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August 30, 2012
Deep underground, for 13 miles between Woodinville and Puget Sound, King County has built and is nearly ready to open the conveyance tunnel that will make the Brightwater treatment system fully operational.
That’s roughly the distance between downtown Seattle and Sea-Tac Airport.
When it begins operating this fall, the conveyance tunnel will become one of the most important pieces of public works infrastructure built in our region since the 1960s. Engineered for a century of service, the deep-bore tunnel will use nothing more than gravity to carry highly treated wastewater from the state-of-the-art Brightwater plant to Point Wells and into Puget Sound through one of the world’s deepest municipal outfalls.
Along with the technologically advanced treatment plant that began operating last year, Brightwater’s tunnel will provide capacity in our regional wastewater system necessary to support economic growth, public health, and our natural environment for decades to come.
The tunnel was built in five separate segments by four joint-venture contractors using a project labor agreement that put hundreds of skilled tradespeople to work in family-wage jobs during a severe recession. Brightwater construction also employed apprentices through a program providing more training opportunities in skilled trades to women and minorities.
Construction began in October 2007 with the launch of “Luminita,” a 19-foot-diameter tunnel-boring machine that emerged successfully at the Brightwater Treatment Plant after its 14-month, 2.6-mile journey from Bothell. The 260-foot-deep tunnel holds separate pipelines carrying treated and untreated wastewater, as well as a “purple pipe” to deliver reclaimed water from Brightwater to customers in Bothell and the Sammamish Valley, including the Willows Run Golf Course.
Two additional tunnel-boring machines were launched from a construction shaft in Kenmore in 2007 to tunnel between Shoreline and Bothell. A fourth machine, “Elizabeth,” was launched from Point Wells in 2008 and successfully mined a 4-mile-long, 13-foot-diameter tunnel to Shoreline in 2009. This portion of the tunnel connects to a 600-foot-deep, mile-long outfall that will discharge Brightwater’s cleaned waters into Puget Sound.
Though Brightwater construction went exceptionally well overall, the tunnel’s path to completion was not exactly a straight line.
In 2009, mechanical problems sidelined the two machines building the critical central tunnels, jeopardizing the project’s schedule and budget.
It was my first week in office as County Executive when I was handed this serious problem to solve, one with no simple solution and no guaranteed outcome.
To protect the interests of King County and its regional wastewater utility ratepayers, I issued a declaration of emergency to waive procurement requirements and hired the contractor from the adjacent West Tunnel, Jay Dee/Coluccio (JDC), which already had its tunnel-boring machine “Elizabeth” in place. My decision replaced the contractor on the problematic section of one of the central tunnels and cleared the way for tunnel mining to resume from the opposite direction.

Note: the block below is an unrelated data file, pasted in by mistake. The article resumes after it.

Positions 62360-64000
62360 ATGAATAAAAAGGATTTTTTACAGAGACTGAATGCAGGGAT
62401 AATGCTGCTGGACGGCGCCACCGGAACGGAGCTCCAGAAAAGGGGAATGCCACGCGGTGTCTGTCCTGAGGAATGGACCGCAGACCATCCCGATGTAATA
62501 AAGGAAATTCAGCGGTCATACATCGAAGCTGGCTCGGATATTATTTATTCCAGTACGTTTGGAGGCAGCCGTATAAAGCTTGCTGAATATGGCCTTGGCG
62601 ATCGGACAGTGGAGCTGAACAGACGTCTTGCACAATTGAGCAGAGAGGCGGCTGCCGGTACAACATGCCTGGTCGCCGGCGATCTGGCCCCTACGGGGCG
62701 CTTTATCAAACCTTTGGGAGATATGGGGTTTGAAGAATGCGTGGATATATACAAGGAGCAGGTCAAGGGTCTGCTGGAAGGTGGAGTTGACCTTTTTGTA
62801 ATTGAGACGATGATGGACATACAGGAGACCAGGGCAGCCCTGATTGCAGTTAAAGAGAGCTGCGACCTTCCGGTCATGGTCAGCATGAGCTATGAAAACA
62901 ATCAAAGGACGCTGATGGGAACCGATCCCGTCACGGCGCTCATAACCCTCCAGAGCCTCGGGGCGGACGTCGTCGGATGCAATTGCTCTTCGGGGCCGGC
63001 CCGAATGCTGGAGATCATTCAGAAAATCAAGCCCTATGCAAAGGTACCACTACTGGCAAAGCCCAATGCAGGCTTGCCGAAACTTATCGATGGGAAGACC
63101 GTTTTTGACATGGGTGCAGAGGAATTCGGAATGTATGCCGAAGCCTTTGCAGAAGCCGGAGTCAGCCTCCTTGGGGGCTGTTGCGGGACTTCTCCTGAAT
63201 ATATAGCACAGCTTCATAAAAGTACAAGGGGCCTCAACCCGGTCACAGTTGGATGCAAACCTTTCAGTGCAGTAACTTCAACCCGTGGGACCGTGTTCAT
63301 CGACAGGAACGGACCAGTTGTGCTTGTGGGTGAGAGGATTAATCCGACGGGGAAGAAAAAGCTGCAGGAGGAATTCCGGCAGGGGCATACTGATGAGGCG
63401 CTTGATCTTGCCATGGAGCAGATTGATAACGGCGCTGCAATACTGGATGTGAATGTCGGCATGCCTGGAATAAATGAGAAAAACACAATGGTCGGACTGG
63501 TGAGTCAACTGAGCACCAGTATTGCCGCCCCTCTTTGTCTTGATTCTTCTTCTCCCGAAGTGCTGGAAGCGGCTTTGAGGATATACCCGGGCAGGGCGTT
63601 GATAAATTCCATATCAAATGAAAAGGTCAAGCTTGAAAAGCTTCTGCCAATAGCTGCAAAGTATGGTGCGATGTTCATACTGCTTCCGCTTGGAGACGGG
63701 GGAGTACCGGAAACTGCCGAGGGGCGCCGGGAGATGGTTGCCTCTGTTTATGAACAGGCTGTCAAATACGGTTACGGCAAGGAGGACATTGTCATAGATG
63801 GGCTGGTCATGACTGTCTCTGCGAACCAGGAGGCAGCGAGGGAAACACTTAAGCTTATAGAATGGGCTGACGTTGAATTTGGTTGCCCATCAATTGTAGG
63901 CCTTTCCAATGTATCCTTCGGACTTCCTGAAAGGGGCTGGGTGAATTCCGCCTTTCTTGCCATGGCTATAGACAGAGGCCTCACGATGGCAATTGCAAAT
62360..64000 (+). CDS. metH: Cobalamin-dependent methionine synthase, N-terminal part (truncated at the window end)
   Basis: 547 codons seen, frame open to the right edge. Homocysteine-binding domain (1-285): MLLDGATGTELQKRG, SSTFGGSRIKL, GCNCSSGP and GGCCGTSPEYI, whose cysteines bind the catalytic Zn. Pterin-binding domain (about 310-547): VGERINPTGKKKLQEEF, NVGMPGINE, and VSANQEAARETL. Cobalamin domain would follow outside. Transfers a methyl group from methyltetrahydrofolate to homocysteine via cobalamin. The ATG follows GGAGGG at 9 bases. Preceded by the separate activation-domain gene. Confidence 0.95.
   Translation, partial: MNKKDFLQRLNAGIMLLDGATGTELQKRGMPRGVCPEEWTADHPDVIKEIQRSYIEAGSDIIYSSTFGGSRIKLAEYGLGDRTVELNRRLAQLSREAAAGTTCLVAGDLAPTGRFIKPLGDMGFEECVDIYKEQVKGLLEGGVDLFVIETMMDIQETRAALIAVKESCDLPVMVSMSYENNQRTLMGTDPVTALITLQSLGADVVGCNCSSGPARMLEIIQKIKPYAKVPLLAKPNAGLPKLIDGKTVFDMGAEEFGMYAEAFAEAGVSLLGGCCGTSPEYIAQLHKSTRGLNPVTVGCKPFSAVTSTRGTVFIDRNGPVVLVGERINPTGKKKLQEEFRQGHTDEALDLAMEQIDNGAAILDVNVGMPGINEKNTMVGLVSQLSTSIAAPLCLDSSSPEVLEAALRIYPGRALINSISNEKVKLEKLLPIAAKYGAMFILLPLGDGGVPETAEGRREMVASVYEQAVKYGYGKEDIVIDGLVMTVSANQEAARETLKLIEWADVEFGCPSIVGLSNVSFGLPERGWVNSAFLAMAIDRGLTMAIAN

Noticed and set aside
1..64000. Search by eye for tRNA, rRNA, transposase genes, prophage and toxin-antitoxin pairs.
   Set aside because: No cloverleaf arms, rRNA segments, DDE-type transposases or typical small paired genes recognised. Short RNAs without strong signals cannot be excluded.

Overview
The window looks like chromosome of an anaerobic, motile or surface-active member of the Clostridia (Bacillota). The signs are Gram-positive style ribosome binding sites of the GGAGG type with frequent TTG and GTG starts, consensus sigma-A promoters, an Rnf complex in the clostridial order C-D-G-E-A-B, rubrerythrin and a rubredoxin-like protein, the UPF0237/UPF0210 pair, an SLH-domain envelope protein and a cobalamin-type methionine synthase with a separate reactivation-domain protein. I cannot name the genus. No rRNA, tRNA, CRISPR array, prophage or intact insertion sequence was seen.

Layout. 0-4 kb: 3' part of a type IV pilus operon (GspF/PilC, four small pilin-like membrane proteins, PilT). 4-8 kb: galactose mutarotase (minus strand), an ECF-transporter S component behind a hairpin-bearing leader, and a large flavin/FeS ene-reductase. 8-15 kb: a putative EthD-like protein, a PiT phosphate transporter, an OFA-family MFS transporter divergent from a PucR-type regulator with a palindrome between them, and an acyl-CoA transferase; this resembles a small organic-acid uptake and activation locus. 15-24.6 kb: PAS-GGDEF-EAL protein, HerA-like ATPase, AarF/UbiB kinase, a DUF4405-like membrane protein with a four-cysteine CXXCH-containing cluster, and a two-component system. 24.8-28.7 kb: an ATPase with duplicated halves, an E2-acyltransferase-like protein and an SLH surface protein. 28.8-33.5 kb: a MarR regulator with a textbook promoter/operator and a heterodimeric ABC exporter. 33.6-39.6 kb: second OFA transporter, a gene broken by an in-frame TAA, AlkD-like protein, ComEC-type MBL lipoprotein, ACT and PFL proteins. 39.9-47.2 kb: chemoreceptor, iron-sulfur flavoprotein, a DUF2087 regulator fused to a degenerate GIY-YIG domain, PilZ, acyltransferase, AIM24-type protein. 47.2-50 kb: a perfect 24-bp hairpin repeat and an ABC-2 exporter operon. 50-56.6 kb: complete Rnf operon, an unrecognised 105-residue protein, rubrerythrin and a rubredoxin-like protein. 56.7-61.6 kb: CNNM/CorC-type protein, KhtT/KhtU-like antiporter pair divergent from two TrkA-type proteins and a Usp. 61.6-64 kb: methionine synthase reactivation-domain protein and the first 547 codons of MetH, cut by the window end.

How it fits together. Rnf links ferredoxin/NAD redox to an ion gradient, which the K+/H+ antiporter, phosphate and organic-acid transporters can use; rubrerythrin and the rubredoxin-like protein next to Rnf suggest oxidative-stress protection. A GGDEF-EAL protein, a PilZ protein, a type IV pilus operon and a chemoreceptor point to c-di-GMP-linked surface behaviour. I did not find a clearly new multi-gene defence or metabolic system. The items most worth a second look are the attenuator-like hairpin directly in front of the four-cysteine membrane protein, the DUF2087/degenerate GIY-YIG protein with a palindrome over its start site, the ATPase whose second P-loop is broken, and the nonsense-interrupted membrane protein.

Skeptics questioned the plan and warned of technical challenges, possible delays and potential overruns. The story of the broken boring machine became a cautionary tale told by tunneling critics opposed to other deep-bore projects planned for the region. Some questioned whether Brightwater could even be completed as planned. After all, the tunnel is one of the longest ever built in the Pacific Northwest, with our hilly terrain, glaciated soils and high groundwater levels.
Given the level of investment, and Brightwater’s importance to regional economic and environmental health, failure was not an option. I called on the project team to press on, confident in the ability of the proven, newly hired contractor to succeed in mining the remaining 1.9 miles between Shoreline and Lake Forest Park.
The job required JDC and the boring-machine manufacturer to perform extensive modifications on “Elizabeth” to prepare it for geotechnical conditions and groundwater pressures that far exceeded original design capabilities. JDC resumed mining in September 2010.
Further complicating matters, “Elizabeth” was mining on a downward slope, putting the tunnel machine and its crew at risk from flooding. Crews installed redundant power and pumping systems above ground to ensure that underground water could be controlled.
Groundfreezing, already used at Brightwater’s Ballinger Way Portal, was relied upon to stabilize soils where the tunnels were to connect so “Elizabeth” could safely break through the area beneath Lake Forest Park, where the disabled boring machine had been cut apart and removed.
In August 2011, JDC’s crew sliced through the final sliver of earth 300 feet below ground, completing its mission more than a month ahead of schedule. Achieving this major milestone, and reaching it early, took careful planning and execution by the contractor and tough, high-stakes decision-making that maintained the momentum of the Brightwater project.
Unlike other big projects such as bridges or runways, the Brightwater tunnel will function entirely out of public view. However, the tunnel’s benefits will be visible to everyone for decades to come through a healthier Puget Sound, vibrant planned growth, and an economy that attracts new talent and investment.
Successful completion of the Brightwater tunnel shows how obstacles to progress can be overcome with a clear vision, a skilled and dedicated work force, engaged management and, when needed, a bit of moxie.
Thanks to this collaborative effort, we will deliver on the promise of wastewater capacity to protect our natural resources and support this region’s continued economic growth for generations to come.
Dow Constantine is King County Executive.
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